The problem which obviously all politicians are being sort of informed is that Malta itself is not far from being a Panama. We offer financial services to many companies and individuals who are advised to disguise their real profits by perfectly legal methods but in a highly unethical manner. We, and when I say we, I mean Muscat and Busuttil, are in no position to cry wolf over Panama. Malta’s Financial Services are a device to siphon billions and avoid tax in the countries of origin. So I guess Evarist Bartolo is doing what any left wing deputy should be doing. Defining in a rather unsubtle way what a bunch of raging hypocrites we all are.

Which of course brings me to our survey today. The first observation is about Muscat’s rising trust gap. It is surely understandable, because though we are highly critical of Labour’s moral standing and f***ed up approach to administering projects, the truth is that no matter how much he tries, people still need time to embrace Simon Busuttil.

I could compare the whole experience to a jellyfish bite. It takes time to forget the pain and discomfort of a jellyfish bite, but anyone who has experienced one will reel at the sight of a jellyfish.

It takes four, five perhaps eight years before you pluck up the courage to dive deep in the sea and hope for the best and not get stung.

Busuttil still cannot quite understand that the sensation of that jellyfish bite has not yet gone away. And no amount of flotsam on the surface and floating sewage will erase the lasting effects of the jellyfish bite.

There will be those who will get over that experience and move on but there will be many who will hang on to the experience.

The front-page story also talks about the standing of Konrad Mizzi and Keith Schembri. If they had any sense they would have tendered their resignations on the first day. Now that they haven’t the decision is more complex.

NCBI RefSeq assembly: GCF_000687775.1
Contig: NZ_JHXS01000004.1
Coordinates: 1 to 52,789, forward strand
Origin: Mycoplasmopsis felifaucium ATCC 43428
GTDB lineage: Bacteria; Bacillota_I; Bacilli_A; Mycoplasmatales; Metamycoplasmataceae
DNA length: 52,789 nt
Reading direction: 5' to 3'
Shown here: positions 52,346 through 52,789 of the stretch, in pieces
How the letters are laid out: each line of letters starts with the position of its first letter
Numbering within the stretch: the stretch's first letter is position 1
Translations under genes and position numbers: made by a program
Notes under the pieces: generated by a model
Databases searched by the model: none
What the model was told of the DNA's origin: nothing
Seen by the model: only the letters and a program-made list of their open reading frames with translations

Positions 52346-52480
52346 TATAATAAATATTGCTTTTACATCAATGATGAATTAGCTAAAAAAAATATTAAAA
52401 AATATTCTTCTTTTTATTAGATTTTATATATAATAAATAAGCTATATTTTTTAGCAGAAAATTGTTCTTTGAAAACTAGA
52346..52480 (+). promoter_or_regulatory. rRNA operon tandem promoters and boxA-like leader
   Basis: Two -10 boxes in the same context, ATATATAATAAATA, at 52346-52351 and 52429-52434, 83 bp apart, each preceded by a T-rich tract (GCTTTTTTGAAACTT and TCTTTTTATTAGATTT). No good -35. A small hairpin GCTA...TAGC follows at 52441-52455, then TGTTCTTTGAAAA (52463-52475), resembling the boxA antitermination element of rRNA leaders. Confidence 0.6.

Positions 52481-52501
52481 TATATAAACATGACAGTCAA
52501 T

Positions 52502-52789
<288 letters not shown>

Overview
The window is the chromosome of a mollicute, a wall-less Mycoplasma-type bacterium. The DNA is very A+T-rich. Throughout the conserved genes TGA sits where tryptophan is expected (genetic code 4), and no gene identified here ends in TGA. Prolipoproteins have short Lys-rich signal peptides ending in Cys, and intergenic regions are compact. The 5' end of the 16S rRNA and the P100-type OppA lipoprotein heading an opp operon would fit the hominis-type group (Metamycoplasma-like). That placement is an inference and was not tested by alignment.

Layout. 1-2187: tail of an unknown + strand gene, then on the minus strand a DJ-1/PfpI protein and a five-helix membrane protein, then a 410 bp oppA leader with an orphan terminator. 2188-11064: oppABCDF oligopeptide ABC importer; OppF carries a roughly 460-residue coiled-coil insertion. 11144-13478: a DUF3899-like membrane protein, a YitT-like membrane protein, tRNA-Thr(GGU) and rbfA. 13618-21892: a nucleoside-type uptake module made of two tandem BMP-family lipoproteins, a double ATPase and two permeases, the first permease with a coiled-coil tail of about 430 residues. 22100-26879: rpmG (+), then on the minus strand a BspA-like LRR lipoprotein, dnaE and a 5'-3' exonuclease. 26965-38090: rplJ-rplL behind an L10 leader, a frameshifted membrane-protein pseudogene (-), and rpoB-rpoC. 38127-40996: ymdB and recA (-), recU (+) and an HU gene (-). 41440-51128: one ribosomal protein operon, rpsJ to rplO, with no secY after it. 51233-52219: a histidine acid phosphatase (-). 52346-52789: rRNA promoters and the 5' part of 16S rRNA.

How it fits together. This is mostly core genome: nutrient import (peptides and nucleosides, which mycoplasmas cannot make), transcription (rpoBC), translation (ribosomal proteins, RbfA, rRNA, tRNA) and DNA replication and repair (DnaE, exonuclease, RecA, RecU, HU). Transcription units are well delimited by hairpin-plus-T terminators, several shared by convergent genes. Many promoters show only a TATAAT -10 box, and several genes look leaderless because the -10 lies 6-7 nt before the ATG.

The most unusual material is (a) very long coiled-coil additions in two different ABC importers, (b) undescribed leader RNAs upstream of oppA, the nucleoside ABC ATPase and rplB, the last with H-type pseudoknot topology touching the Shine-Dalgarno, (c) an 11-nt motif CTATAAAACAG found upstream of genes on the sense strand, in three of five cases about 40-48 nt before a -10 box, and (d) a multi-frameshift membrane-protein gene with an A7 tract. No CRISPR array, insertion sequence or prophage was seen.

The Prime Minister probably would have suspended them, ascertained that there was nothing illegal and then recalled them after some time.

The problem now is that too much time has passed. A decision is needed. If the decision is going to be saying sorry to the public, then I suggest everyone keep that option to themselves.

If the decision is linked to a resignation, then many people will be glad. Not because they would like anyone to go, but because they know that the standards are what they are.

I want to believe that both men have done nothing illegal or accepted bribes. And unlike most others I will give them the benefit of the doubt.

I also know that both men are extremely effective, hard working and focused. But politics is not only about this. It is also about transparency and by giving a friggin example.

In the case of Keith Schembri the PM has more leeway but he also knows or has learnt that any decision will have an impact on his government’s central nervous system.

The PN knows that this is not only about resignations. It is about making Muscat’s ability to solve problems. Most especially in the case of Keith Schembri. I was surprised the other day to meet some old friends who had attended the PN protest, who actually asked me if Schembri is a ‘Mafioso kind of guy’. “He looks like it.”

I said that he could be mistaken for any of those typical Nationalist functionaries who dress up in cufflinks, blue ties and shirts and always act very polite. He looks and sounds like their stereotyped Nationalist.

The Opposition are fully aware that without Schembri the PM will be a weaker man and less effective. There is little doubt that this is a very important consideration for Muscat.

Muscat would not be in Castille without Schembri and his chance of returning to Castille in 2018 depends on Schembri, and that consideration is perhaps the reason that he may ask him not to leave. 

There is one thing I know, a decision will be taken before May 1. Muscat wants to turn a new leaf before next Sunday’s political meeting. The ball is in his court!